Book Review: The Most Important Thing Illuminated

Since I love the investment memos from Howard Marks from Oaktree Capital, I decided to read The Most Important Thing Illuminated from Marks as my next investment book.

Not even through chapter one, I already love the book and I am sure it was worth to spend € 20 for the kindle version instead of reading an (easy to find) free pdf version on the web.

The books structure is very conclusive, since each chapter discusses a clearly defined topic. Sometimes several chapters discuss various sub topics of one higher-level topic, such as risk. An obvious advantage is, that it is easy to find the searched for section if you want to re-read a certain part of the book – which I already started after finishing the book a few days ago.

Annotations from other well know investment folks in The Most Important Thing Illuminated is the difference compared to The Most Important Thing, if I understood correctly. Overall, I perceived the annotations mostly interfer with my reading flow, sometimes (but rarely) they add some value, though.

Marks addresses a bunch of topics in the book and adds great insights and perspective. All chapters are easy and fun to read. I want to share a few highlights below.

Second level thinking takes into account a great many things before coming to a conclusion and it is very important if you want to achieve above average returns. I.e. first-level thinkers might sell a stock on bad news, whereas second level thinkers might ask what kind of forecast is priced in and can I build an informed opinion on the business (forecast). Does it deviate from the mainstream forecast?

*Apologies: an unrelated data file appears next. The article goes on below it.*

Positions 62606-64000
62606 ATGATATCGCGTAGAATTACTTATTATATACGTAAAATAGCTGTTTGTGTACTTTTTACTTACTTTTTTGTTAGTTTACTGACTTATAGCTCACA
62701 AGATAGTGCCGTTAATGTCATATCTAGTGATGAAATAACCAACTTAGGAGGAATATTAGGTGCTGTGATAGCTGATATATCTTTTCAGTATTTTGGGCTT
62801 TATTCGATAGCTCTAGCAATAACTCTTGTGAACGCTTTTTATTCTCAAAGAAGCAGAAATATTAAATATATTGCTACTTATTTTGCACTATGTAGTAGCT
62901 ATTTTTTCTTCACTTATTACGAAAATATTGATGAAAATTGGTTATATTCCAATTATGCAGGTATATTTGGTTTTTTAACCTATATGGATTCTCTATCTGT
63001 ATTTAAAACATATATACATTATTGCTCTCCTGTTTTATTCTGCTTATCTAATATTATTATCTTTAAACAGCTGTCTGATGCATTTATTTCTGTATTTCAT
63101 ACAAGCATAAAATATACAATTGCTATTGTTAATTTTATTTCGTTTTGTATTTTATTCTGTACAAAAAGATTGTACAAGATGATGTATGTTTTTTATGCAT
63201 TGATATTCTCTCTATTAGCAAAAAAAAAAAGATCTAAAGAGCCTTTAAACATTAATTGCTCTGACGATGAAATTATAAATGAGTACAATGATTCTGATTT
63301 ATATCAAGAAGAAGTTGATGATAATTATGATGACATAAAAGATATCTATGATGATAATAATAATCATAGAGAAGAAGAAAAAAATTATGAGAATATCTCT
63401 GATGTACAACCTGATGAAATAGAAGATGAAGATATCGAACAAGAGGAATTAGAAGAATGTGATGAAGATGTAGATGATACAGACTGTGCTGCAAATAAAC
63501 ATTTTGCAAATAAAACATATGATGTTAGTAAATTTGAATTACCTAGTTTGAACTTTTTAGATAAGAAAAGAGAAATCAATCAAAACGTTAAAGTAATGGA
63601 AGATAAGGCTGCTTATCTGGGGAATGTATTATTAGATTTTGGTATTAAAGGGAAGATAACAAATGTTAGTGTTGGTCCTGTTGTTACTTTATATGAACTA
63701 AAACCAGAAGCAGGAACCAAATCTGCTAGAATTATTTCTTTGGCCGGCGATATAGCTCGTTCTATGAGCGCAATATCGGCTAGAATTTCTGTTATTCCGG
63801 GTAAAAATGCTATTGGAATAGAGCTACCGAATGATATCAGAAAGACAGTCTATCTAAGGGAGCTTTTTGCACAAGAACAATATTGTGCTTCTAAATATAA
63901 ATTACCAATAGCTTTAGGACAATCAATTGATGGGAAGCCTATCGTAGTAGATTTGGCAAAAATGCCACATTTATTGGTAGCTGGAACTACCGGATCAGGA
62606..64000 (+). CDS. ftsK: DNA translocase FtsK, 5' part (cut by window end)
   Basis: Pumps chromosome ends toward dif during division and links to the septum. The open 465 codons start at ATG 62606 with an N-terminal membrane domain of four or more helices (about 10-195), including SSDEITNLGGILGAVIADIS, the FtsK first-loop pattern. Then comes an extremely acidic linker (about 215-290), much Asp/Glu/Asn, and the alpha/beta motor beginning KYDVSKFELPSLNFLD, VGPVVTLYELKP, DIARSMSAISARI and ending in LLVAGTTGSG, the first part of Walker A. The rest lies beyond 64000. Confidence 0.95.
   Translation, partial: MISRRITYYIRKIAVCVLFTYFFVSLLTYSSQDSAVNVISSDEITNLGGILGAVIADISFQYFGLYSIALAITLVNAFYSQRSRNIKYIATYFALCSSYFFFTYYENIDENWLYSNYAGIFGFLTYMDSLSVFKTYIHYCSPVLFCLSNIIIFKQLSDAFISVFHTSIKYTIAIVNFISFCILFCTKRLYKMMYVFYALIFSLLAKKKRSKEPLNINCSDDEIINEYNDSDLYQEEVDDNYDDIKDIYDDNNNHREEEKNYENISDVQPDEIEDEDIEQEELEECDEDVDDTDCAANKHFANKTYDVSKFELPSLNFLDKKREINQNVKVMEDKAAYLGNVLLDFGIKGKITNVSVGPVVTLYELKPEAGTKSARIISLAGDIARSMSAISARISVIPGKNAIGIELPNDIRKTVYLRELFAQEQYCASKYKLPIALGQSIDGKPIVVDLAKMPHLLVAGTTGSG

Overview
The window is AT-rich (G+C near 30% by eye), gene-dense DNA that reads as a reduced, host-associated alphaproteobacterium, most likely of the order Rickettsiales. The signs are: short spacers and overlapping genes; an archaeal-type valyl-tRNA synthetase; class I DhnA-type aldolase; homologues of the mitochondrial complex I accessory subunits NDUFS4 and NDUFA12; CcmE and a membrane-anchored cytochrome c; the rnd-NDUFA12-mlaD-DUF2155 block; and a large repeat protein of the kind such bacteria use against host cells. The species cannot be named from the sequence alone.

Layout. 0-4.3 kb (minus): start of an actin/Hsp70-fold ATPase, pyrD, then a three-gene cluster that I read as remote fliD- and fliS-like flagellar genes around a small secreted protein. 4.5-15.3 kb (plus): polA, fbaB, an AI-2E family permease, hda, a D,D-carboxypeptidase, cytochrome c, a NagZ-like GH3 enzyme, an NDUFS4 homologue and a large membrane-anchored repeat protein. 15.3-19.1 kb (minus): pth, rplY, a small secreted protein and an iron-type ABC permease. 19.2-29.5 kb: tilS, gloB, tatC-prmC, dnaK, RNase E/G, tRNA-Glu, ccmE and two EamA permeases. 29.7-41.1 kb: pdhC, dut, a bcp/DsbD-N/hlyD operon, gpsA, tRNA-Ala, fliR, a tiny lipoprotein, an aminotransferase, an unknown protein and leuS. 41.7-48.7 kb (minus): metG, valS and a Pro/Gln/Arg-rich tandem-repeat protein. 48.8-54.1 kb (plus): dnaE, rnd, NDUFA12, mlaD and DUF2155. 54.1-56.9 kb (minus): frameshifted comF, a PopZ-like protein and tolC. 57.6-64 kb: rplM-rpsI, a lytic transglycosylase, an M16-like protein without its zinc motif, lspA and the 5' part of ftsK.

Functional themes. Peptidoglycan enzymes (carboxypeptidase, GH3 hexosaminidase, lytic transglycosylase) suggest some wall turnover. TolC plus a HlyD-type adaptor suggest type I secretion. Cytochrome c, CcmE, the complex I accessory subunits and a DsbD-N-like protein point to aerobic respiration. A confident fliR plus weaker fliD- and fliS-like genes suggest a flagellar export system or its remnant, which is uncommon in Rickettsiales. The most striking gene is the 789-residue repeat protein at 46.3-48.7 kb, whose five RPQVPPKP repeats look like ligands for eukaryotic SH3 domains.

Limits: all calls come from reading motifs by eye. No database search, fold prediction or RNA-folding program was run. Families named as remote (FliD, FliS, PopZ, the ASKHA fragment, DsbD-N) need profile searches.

To achieve superior investment results, you have to hold nonconsensus views regarding value, and they have to be accurate. That’s not easy.

Market effciency is taught is every modern financial economics class. If you believe in its totality, you do not believe in the value investing philosophy or in above average returns. The ending of the section summarizes Marks (and my current) believes about the market efficiency very well. He makes use of the image of the efficient-market-believing finance professor who takes a walk with a student:

Isn’t that a $10 bill lying on the ground? asks the student.
No, it can’t be a $10 bill answers the professor. If it were, someone would have picked it up by now.
The professor walks away, and the student picks it up and has a beer.

Risk is a topic Marks discusses in various sections of the book and makes it very clear that when investing, one should focus on risk management first and return second. As investors we can try to do the right things or we can try not to do the wrong things. I liked his references to sports (offense and defense in american football, one team for both in european football or soccer). He emphazises that measuring risk is very difficult (or even impossible).

Market cycles is another repeating topic in the book. On the one hand he states that forecasting the future is not possible. On the other hand he states that one should try to get a rough guess where we might stand with regard to the market cycle.


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